September 5, 2017 at 3:32 p.m.

An early spring

By Natalie Schmitt- | Comments: 0 | Leave a comment

Everyone seems to be walking on egg shells around here because we don't know what we should be doing. The weather has all of us nervous and confused, yet wonderfully warm. Should we celebrate and enjoy the early warm spring or start to worry about a dry growing season? Do we put the duals on the tractor and hook up the disk or should we wait until the calendar says it is time to be in the fields? This current warm weather pattern is uncharted territory full of unknown scenarios. Usually March means at least one state tournament snow storm. We curse when winter storms roar into March extending an already long winter and celebrate when the month ends like a lamb signaling an end to winter. This has been the cycle of life for centuries.
Just think about it though. We remember weather events based on our cycle of life. The Halloween snow storm of '91 hit a month after Jonathon was born. The killing August frost happened during the State Fair encampment of '74. The drought of '88 was our first year of marriage and our first year of officially farming without Ralph. The Mississippi River flooded my home county when Michael was born and again when he was old enough to help drive home. ('93 and '08) We hit -50 degree temps the winter Katie could walk in the snow. Austin's first winter we had snowdrifts as tall as the cab of the tractor along the driveway. The kids dug out a fort in the snow wall complete with a bench inside.
Like life, weather appears to roll in cycles. I'm sure this weather pattern happened before, maybe before the ice age, but not in any recent memory. I guess we might as well celebrate that we are living through history because over the next 100 years, meteorologists will compare our record high temperatures for future generations to marvel. Yes, Virginia, it can be warm in Minnesota in March!
I have to admit, I am enjoying the dry warm weather. This morning Mark and I were lying on the grass in the morning sun watching cows for heat. Ok, maybe one of us was napping while the other was keeping an eye on the cows, but it was a relaxing spring moment. There were no bugs buzzing around our heads or crawling up our pants legs. It is hard to believe that the first day of spring can actually be bright, warm and dry without traveling to a southern state.
While we are running around in t-shirts, the warm weather is taking a toll on Jonathon and Austin's maple syrup projects. The higher the temperatures go, the lower the maple syrup harvest becomes. It looks like we will not have any syrup to put up this year. The maple trees need temperatures in the 20s or lower in the evenings and above freezing during the days in order for the sap to run. The sudden change from cold to almost hot days has caught even the trees off guard. They are so confused. They don't know if the sap should be coming or going.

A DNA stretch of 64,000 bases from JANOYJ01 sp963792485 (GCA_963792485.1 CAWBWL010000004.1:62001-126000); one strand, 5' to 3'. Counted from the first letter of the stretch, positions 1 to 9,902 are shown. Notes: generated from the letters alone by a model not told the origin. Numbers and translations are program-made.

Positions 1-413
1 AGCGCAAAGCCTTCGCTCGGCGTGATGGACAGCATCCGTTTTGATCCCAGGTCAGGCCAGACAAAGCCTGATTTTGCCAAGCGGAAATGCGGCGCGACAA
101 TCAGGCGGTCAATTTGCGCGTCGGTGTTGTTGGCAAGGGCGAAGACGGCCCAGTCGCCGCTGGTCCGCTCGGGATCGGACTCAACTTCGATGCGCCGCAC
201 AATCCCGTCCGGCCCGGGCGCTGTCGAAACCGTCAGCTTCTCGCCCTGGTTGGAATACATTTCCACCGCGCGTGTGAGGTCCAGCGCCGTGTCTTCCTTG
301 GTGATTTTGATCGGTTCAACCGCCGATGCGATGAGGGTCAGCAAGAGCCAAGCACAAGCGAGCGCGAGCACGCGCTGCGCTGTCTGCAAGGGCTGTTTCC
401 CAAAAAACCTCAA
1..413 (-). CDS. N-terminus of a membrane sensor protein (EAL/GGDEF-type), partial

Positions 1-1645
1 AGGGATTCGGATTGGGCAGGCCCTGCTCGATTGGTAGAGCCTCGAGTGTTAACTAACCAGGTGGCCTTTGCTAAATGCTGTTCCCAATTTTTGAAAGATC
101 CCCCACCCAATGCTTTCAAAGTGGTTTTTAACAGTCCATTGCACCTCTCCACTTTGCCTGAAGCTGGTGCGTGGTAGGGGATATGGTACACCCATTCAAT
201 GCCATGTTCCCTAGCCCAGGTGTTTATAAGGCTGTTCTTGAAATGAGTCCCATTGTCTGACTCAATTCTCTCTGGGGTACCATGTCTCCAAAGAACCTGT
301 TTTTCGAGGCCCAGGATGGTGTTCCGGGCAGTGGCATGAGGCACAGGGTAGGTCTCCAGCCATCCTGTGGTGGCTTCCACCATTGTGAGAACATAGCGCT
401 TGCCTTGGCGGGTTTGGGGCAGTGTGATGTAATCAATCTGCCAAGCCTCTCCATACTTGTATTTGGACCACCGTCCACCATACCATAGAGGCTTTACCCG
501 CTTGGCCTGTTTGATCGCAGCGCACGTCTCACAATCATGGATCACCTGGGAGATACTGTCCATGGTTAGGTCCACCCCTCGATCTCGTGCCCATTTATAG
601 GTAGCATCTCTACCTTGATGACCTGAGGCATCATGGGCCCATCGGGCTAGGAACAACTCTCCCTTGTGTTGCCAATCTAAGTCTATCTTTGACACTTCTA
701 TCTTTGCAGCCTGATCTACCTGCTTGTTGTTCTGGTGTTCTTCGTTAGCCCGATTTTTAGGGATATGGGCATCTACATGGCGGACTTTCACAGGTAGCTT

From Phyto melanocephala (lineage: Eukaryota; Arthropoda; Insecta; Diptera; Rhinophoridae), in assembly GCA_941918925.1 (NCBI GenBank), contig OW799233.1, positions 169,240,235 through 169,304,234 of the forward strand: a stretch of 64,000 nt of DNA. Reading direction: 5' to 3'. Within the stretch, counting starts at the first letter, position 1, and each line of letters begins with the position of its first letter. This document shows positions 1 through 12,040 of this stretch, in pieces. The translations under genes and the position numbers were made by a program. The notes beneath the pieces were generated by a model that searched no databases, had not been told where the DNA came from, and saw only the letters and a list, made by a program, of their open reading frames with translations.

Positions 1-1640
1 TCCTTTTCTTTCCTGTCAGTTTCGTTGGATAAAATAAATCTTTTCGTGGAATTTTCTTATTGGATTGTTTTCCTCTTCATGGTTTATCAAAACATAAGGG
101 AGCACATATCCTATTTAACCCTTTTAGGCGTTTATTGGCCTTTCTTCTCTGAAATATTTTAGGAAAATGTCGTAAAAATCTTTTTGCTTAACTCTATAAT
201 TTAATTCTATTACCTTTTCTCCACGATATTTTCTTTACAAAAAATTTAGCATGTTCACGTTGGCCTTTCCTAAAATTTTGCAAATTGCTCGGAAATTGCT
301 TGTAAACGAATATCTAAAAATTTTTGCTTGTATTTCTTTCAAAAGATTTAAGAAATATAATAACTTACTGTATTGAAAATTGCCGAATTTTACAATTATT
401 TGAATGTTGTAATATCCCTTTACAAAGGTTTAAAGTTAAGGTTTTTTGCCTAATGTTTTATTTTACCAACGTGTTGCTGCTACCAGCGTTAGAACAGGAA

Once the trees start to leaf out the maple syrup season will be done. The box elder tree by the old garage is already starting to leaf out. I keep scanning the horizon for the light green haze of birch and willow trees leafing out along the creek line. It won't be long by the rate we're going. One good warm spring rain will wake up the pussy willows and croaking frogs to keep the season moving along in order, but way ahead of schedule.
The warm weather has even pushed the amaryllises to bloom early. We pulled the bulbs out of the basement hibernation on Ash Wednesday. After a couple of waterings, the bulbs woke up and started to push their leaves up toward the sun. This schedule usually results in a display of candy cane striped blooms for Easter Sunday. There are 12 blooms already opened and it is still three weeks until Easter.
Another sign that we have officially called an end to winter is the moving of the snow blower. It has been sitting outside Al's machine shed all winter, ready at a moment's notice to be hitched up to clear the driveway and yards. As the grass started to green up around the base of the blower, the time had come to put it away along the wall of the machine shed until the next time snow falls. At the rate this year has been going, that might be in September.
The National Weather Service's Climate Prediction Center (CPC) has been charting the weather picks for the next 90 days. They say warm weather is here to stay with many areas seeing temperatures 30 degrees above normal. There is a possibility the drought conditions could improve with near normal precipitation. Let's hope they're better at forecasting the weather than some people have been with forecasting the final four in the basketball brackets for this year's NCAA tournament.
The only thing we know for sure is that we will probably never see this weather pattern again, so we might as well relax and enjoy the sun and warm weather, because a real Minnesota winter is just around the next corner. I wonder if I can start planting potatoes before Good Friday?[[In-content Ad]]


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